Original Research

Low-cost diagnostic test for susceptible and drug-resistant tuberculosis in rural Malawi

Annie Zhang, Enoch Jumbe, Robert Krysiak, Sabeen Sidiki, Holden V. Kelley, Elly K. Chemey, Chancy Kamba, Victor Mwapasa, Juan I. García, Alison Norris, Xueliang J. Pan, Carlton Evans, Shu-Hua Wang, Jesse J. Kwiek, Jordi B. Torrelles
African Journal of Laboratory Medicine | Vol 7, No 1 | a690 | DOI: https://doi.org/10.4102/ajlm.v7i1.690 | © 2018 Annie Zhang, Enoch Jumbe, Robert Krysiak, Sabeen Sidiki, Holden V Kelley, Elly K. Chemey, Chancy Kamba, Victor Mwapasa, Juan I. García, Alison Norris, Xueliang (Jeff) Pan, Carlton Evans, Shu-Hua Wang, Jesse Kwiek, Jordi B Torrelles | This work is licensed under CC Attribution 4.0
Submitted: 07 October 2017 | Published: 04 June 2018

About the author(s)

Annie Zhang, Department of Microbiology, College of Arts and Sciences, The Ohio State University, Columbus, Ohio, United States
Enoch Jumbe, Child Legacy International, Msundwe, Lilongwe, Malawi
Robert Krysiak, Department of Infectious Diseases, School of Medicine, University of North Carolina Project, Tidziwe Centre, Lilongwe, Malawi
Sabeen Sidiki, Department of Microbial Infection and Immunity, College of Medicine, The Ohio State University, Columbus, Ohio, United States
Holden V. Kelley, Department of Microbial Infection and Immunity, College of Medicine, The Ohio State University, Columbus, Ohio, United States
Elly K. Chemey, Child Legacy International, Msundwe, Lilongwe, Malawi
Chancy Kamba, District Tuberculosis Control Office, Ministry of Health, Lilongwe, Malawi
Victor Mwapasa, Department of Community Health, College of Medicine, Blantyre, Malawi
Juan I. García, Department of Pediatrics, Obstetrics, Gynecology and Preventive Medicine, Autonomous University of Barcelona, Barcelona, Spain
Alison Norris, College of Public Health, The Ohio State University, Columbus, Ohio, United States
Xueliang J. Pan, Center for Biostatistics, College of Medicine, The Ohio State University, Columbus, Ohio, United States
Carlton Evans, The Wellcome Centre for Clinical Tropical Medicine, Imperial College of London, London, United Kingdom; Department of Microbiology, Cayetano Heredia University, Lima, Peru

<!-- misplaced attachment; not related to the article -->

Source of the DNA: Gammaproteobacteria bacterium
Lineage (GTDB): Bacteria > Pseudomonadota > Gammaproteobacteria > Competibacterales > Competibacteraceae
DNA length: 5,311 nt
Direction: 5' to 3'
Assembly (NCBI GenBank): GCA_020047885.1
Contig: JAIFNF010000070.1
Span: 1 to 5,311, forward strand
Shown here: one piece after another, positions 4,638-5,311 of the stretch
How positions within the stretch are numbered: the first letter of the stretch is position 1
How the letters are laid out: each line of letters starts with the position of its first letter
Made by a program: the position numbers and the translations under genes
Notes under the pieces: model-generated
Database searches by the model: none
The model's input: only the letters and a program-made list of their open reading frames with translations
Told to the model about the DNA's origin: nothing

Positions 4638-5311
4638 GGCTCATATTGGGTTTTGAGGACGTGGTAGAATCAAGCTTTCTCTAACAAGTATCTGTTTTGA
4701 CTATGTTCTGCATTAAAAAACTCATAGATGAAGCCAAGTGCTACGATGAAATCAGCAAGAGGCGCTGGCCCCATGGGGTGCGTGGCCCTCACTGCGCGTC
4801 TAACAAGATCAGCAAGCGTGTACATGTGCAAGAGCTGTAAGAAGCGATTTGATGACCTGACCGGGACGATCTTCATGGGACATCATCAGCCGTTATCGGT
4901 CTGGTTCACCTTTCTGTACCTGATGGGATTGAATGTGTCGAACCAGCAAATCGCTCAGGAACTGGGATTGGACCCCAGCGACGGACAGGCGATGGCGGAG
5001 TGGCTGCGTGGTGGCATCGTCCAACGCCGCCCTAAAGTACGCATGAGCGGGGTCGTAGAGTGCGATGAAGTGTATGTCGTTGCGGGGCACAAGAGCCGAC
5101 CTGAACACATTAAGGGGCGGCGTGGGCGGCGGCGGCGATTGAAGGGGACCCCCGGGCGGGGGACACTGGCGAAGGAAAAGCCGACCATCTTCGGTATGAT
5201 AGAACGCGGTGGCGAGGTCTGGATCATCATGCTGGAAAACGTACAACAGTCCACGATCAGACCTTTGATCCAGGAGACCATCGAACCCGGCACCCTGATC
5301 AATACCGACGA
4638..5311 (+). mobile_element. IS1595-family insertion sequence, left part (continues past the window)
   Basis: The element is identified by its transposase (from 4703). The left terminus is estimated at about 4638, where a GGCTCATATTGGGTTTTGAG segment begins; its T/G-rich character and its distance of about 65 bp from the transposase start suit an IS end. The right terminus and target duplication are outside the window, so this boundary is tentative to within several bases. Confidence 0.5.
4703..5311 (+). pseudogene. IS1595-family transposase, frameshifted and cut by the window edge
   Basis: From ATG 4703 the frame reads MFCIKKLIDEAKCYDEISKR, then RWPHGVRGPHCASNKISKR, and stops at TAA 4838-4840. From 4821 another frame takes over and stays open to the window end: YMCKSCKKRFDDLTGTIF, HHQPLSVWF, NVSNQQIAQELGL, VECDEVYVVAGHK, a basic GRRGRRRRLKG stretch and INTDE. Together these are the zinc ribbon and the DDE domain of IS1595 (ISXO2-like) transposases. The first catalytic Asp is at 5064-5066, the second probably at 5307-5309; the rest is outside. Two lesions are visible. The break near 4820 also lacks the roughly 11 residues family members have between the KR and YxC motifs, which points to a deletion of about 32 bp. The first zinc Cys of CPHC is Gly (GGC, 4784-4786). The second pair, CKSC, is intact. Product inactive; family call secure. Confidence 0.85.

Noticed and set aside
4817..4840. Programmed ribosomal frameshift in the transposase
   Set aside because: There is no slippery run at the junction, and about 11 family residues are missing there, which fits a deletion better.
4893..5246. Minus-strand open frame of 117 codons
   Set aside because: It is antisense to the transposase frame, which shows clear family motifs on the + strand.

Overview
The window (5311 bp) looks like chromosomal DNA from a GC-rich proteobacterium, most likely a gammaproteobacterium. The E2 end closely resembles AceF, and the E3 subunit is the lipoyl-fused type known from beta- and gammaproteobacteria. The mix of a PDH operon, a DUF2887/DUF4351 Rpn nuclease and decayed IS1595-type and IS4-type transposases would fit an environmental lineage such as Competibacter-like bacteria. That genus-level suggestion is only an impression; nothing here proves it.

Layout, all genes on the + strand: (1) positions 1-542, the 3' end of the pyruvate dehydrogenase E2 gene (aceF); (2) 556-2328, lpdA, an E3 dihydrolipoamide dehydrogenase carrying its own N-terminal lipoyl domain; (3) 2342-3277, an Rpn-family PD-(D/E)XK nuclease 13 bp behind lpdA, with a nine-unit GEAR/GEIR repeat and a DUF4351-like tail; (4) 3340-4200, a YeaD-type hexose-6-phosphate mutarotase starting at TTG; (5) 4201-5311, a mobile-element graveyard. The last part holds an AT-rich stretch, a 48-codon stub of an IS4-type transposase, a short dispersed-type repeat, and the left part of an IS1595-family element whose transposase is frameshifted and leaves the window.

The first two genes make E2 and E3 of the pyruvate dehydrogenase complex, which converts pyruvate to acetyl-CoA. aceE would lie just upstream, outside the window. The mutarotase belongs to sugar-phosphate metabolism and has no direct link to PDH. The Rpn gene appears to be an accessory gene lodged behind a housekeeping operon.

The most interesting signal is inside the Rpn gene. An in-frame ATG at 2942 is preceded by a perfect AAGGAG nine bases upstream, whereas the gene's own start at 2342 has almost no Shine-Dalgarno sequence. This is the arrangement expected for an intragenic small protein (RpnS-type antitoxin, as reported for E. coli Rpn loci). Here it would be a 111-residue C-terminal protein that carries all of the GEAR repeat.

Shu-Hua Wang, Division of Infectious Diseases, Department of Internal Medicine, College of Medicine, The Ohio State University, Columbus, Ohio, United States
Jesse J. Kwiek, Department of Microbiology, College of Arts and Sciences, The Ohio State University, Columbus, Ohio, United States
Jordi B. Torrelles, Department of Microbial Infection and Immunity, College of Medicine, The Ohio State University, Columbus, Ohio, United States


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Abstract

Background: Rural settings where molecular tuberculosis diagnostics are not currently available need easy-to-use tests that do not require additional processing or equipment. While acid-fast bacilli (AFB) smear is the most common and often only tuberculosis diagnosis test performed in rural settings, it is labour intensive, has less-than-ideal sensitivity, and cannot assess tuberculosis drug susceptibility patterns.

 

Objective: The objective of this study was to determine the feasibility of a multidrug-resistant (MDR) or extensively drug-resistant (XDR)-tuberculosis coloured agar-based culture test (tuberculosis CX-test), which can detect Mycobacterium tuberculosis growth and evaluate for drug susceptibility to isoniazid, rifampicin and a fluoroquinolone (i.e. ciprofloxacin) in approximately 14 days.

 

Method: In this study, 101 participants were enrolled who presented to a rural health clinic in central Malawi. They were suspected of having active pulmonary tuberculosis. Participants provided demographic and clinical data and submitted sputum samples for tuberculosis testing using the AFB smear and tuberculosis CX-test.

 

Results: The results showed a high level of concordance between the AFB smear (12 positive) and tuberculosis CX-test (13 positive); only one sample presented discordant results, with the molecular GeneXpert MTB/RIF® test confirming the tuberculosis CX-test results. The average time to a positive tuberculosis CX-test was 10 days. Of the positive samples, the tuberculosis CX-test detected no cases of drug resistance, which was later confirmed by the GeneXpert MTB/RIF®.

 

Conclusion: These findings demonstrate that the tuberculosis CX-test could be a reliable low-cost diagnostic method for active pulmonary tuberculosis in high tuberculosis burden rural areas.


Keywords

Tuberculosis; Mycobacterium tuberculosis;Diagnosis; Drug resistance

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